The Canadian dollar broke the 81-cent (U.S.) mark on Friday for the first time since 2015, continuing its recent surge on the strength of the country's hot economy, in contrast to lacklustre job-growth numbers in the United States.

Data released on Thursday showed the Canadian economy growing at a breakneck 4.5 per cent in the second quarter, the strongest posting since 2011.

Meanwhile, on Friday the U.S Bureau of Labor Statistics released a report showing 156,000 jobs were added to the U.S. economy in August, significantly below expectations of around 200,000.

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The two reports have shifted expectations about central-bank policy in the two countries. Some analysts now expect the Bank of Canada to raise its benchmark overnight interest rate by 25 basis points as early as next week. Such a hike, which would be the second this year, would put the interest rate at 1 per cent, up from 0.75 per cent set in July. If the Bank of Canada doesn't move next week, most analysts expect a rate hike later this year.

In the United States, on the other hand, the Federal Reserve may be rethinking another rate hike this year, following the worse-than-expected job numbers.

Canada's strong performance relative to the United States is driving up demand for the loonie – as investors bet on higher rates in Canada. After surging above 81 cents on Friday, the Canadian dollar settled back to around 80.71 cents, up nearly a cent on the day.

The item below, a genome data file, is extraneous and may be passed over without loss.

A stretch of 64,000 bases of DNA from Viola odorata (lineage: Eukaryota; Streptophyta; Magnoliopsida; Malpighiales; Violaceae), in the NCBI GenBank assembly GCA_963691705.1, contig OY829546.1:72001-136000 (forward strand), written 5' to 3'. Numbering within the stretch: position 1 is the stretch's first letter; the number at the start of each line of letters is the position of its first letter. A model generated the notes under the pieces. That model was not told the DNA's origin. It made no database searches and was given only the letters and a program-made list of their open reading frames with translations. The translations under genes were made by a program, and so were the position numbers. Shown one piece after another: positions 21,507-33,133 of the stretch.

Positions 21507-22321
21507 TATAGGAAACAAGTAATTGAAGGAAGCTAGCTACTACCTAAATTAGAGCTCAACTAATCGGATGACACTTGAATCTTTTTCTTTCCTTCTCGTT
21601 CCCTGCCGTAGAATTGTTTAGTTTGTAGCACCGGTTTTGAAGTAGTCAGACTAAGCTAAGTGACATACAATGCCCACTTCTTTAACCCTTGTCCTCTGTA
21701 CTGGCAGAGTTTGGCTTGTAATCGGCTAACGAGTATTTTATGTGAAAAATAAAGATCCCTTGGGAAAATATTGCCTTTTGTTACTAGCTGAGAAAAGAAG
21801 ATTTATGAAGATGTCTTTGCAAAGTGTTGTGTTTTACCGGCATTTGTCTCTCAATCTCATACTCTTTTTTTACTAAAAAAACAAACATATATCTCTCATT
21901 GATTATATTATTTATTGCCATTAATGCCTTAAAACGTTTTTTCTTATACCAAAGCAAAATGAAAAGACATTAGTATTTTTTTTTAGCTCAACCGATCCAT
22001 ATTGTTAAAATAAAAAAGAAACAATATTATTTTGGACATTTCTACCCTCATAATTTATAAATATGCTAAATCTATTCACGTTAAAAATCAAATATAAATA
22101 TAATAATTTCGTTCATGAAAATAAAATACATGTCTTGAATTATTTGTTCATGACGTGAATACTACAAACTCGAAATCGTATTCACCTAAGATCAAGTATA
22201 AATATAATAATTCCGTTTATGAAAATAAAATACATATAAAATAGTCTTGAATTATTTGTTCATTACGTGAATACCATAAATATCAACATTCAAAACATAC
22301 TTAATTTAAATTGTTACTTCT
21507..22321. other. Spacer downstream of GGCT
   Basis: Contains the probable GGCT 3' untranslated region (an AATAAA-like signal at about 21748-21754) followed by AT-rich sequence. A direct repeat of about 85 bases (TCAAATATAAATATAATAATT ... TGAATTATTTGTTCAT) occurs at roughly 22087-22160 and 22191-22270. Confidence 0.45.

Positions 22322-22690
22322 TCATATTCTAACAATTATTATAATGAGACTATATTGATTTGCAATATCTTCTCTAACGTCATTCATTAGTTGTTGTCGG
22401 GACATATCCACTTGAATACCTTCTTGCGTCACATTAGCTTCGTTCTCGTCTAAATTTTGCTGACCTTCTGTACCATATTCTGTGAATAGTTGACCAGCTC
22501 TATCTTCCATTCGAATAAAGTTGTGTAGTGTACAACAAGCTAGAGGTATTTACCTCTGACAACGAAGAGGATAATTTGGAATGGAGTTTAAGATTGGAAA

"Nudging interest rates a quarter point higher is clearly warranted after a scorching first half" of economic growth, Avery Shenfeld, managing director and chief economist of CIBC Capital Markets, wrote in a note on Friday. "But a further climb in the Canadian dollar is much less welcome."

The Bank of Canada is now in a tricky position as it weighs the concerns of many indebted consumers and homeowners against the export sector, which benefits when the Canadian dollar is low.

"The central bank wants to shrink the slice of the growth pie coming from housing and household debt, while keeping the currency at levels that will sustain exports and related capital spending," Mr. Shenfeld said.

The central bank could manage the situation by raising rates in September, but making it clear that there would be a pause on further increases, he said.

Alternatively it could push the announcement back to October, which would "help signal to markets that hikes will be gradual," he said, limiting the rush toward Canadian dollars.

Derek Holt, head of Capital Markets Economics at Scotiabank, is betting on a 25 basis point announcement next Wednesday, along with " a nod to how there are further hikes to come beyond simply unwinding the two 25 basis point cuts in 2015."

"We believe the central bank remains on the path toward raising its policy rate by about one full percentage point by the end of next year in a more front-loaded set of moves—and likely more increases than priced in by markets through 2018," Mr. Holt wrote in a note this week.

"One might quip that Canada has achieved US President Trump's wish of 4 per cent growth for his own country," he added.

Concern about driving up the value of the loonie with more aggresive monetary policy shouldn't be overplayed. "Going forward we think that global (including US) income growth effects on Canadian exports can offset the deterioration in price competitiveness," Mr. Holt wrote.